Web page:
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Data centre physical perimeter and building risks for owners

Last Updated 26 February 2023

Protecting your physical perimeter and buildings

In most data centre operating models, security of the perimeter, the site, and the building will be the responsibility of the operator. In an enterprise-owned facility, site security is defined by the enterprise based on its own risk assessment. In other facilities, the level of security should meet customer expectations and be designed to attract newcomers.


Data centre customers should be provided with security details under a non-disclosure agreement at contract tendering stage.

How to implement security

The process for implementing security at a data centre is no different from implementing security at any other sensitive or critical site. NPSA recommends a risk-based approach to security mitigation and advises that one of two models for implementing security measures are followed. Both models involve a layered approach, integrating physical, personnel and cyber security.

The models against attack

To successfully mitigate the risk of an attack it is important to understand how threats – including from states and terrorism – to your site, workforce or assets, will manifest themselves. Understanding these threats will help shape your security strategy and ensure it is effective and proportionate. NPSA recommends the use of two differing philosophies dependent on the threat.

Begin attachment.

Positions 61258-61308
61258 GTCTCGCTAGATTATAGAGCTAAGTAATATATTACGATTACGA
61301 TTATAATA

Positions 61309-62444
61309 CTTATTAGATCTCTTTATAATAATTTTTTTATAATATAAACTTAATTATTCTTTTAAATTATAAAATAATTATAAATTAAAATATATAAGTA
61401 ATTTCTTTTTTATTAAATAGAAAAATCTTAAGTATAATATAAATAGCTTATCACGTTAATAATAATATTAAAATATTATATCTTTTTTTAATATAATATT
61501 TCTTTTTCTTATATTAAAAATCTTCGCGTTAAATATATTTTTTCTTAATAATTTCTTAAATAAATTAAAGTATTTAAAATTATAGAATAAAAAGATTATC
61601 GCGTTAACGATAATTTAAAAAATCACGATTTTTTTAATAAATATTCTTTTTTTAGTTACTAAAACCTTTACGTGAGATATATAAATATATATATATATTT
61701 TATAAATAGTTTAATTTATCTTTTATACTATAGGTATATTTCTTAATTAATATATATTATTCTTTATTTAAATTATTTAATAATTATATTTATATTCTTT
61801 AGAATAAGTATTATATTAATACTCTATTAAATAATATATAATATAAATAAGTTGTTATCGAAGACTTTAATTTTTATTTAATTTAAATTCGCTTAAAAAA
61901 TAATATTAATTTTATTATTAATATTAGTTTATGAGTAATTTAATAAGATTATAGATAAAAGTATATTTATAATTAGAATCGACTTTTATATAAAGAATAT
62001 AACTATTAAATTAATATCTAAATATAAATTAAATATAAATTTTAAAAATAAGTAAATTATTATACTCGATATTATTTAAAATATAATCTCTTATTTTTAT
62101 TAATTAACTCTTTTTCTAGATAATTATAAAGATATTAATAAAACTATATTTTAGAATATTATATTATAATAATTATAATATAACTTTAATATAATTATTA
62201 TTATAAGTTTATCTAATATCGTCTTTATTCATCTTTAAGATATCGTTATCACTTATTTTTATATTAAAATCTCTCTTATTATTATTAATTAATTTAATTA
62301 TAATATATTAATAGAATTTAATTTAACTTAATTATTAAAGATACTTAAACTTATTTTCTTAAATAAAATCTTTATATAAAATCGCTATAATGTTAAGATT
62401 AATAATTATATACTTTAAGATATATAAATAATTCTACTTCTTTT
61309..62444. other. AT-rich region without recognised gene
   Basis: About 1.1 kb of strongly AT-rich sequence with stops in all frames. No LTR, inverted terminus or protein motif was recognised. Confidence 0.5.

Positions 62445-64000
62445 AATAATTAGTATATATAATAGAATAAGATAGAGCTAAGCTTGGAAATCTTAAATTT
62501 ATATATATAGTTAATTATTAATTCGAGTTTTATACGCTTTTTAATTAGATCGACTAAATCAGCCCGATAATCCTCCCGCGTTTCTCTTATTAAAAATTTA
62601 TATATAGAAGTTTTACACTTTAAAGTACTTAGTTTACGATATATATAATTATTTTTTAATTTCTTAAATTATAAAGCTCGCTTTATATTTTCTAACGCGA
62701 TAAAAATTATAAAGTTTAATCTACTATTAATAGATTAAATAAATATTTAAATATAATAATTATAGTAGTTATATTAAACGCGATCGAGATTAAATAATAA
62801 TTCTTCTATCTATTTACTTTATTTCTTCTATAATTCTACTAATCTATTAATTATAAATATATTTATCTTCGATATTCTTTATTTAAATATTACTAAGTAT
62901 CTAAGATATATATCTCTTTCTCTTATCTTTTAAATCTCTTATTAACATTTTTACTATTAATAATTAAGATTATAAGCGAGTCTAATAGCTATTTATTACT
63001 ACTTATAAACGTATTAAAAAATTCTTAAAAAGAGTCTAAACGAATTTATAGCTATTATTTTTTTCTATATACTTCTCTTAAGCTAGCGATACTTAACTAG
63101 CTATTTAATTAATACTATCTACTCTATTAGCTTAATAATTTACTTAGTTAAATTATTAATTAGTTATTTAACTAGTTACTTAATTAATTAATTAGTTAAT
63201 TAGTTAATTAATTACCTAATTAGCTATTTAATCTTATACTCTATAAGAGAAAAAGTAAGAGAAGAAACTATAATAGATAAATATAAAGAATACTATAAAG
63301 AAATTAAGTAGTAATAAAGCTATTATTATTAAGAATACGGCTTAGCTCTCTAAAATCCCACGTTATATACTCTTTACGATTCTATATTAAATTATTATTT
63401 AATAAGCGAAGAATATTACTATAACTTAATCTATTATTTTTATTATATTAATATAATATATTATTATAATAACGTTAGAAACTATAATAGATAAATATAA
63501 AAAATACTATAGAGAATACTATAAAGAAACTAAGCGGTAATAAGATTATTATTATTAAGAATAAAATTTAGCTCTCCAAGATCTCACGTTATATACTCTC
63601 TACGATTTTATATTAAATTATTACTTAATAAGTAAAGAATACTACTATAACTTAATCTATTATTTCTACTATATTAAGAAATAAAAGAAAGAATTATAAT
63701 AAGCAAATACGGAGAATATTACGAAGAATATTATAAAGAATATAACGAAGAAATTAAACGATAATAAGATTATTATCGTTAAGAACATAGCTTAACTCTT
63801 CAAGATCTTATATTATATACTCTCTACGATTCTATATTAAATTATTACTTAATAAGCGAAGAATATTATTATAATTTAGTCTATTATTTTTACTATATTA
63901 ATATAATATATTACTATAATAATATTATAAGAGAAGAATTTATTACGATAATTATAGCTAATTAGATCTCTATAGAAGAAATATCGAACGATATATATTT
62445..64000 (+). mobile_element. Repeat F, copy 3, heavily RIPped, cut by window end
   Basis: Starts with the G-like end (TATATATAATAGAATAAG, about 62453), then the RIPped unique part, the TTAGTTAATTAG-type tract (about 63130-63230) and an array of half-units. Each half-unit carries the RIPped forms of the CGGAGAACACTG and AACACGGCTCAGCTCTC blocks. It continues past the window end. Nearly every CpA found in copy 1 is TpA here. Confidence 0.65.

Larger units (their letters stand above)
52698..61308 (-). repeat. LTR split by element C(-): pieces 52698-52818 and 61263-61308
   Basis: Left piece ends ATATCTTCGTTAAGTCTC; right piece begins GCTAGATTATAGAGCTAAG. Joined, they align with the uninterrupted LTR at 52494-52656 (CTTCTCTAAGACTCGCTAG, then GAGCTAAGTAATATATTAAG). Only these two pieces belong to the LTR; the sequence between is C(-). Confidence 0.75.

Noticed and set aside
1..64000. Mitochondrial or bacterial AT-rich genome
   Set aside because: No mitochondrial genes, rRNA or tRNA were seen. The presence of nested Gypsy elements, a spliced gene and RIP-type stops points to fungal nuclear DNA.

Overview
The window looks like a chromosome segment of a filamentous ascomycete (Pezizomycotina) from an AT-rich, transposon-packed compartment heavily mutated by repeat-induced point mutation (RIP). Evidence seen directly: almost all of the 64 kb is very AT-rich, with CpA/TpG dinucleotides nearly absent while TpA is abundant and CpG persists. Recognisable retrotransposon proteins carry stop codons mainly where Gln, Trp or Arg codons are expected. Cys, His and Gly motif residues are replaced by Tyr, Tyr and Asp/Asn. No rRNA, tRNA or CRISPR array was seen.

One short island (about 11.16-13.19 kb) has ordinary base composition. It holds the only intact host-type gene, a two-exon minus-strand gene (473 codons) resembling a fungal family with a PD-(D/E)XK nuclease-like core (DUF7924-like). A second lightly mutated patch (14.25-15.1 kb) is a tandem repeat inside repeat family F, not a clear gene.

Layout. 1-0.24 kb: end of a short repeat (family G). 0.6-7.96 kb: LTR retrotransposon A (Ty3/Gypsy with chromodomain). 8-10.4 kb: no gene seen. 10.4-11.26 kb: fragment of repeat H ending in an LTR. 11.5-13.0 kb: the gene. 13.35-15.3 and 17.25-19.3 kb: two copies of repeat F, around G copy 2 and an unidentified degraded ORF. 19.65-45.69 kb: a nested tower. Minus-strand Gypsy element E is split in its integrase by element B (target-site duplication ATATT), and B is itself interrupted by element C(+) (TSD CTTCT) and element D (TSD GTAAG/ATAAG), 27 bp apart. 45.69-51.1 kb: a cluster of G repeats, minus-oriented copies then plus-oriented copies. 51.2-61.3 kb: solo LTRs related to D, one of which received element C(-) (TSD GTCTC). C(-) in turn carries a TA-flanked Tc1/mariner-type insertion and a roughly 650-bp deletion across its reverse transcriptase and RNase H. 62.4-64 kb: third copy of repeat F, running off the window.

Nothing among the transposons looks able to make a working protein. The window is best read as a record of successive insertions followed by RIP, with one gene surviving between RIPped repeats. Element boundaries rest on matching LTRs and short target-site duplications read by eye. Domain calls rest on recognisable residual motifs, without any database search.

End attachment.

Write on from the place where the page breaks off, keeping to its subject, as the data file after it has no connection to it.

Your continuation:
To counter the threat from forcible attack such as theft or terrorism, the 3Ds philosophy should be used. The 3Ds principles ask you to Deter, Detect and Delay attackers. The goal is to Deter the attacker from targeting your site or assets by creating a strong security appearance or messaging. Detect attacks at the earliest opportunity and use security products that Delay the attacker for a period of time, enabling response and intervention prior to any loss.

To counter the threat from a surreptitious attack such as espionage, the BAD philosophy should be used. The BAD principles implement effective Barriers, control Access and Detect attacks. In a reverse approach to that used for forcible attack protection, layers that form barriers, control access, and detect attacks should be created as close to the asset as possible.

This philosophy focuses on detection and not delay of attacks due to differing measures of success for the attacker. Taking this approach allows you to focus security measures on the asset, which in turn can also help mitigate risk from insiders who exploit or have the intention to exploit an organisation’s assets for unauthorised purposes.

The BAD philosophy is part of the Surreptitious Threat Mitigation Process (STaMP), which should be used by those responsible for classified government data deemed to be under threat from espionage. More information about STaMP, the NPSA Surreptitious Attack Protective Security Philosophy and its principles is available through a NPSA adviser or via our restricted access extranet.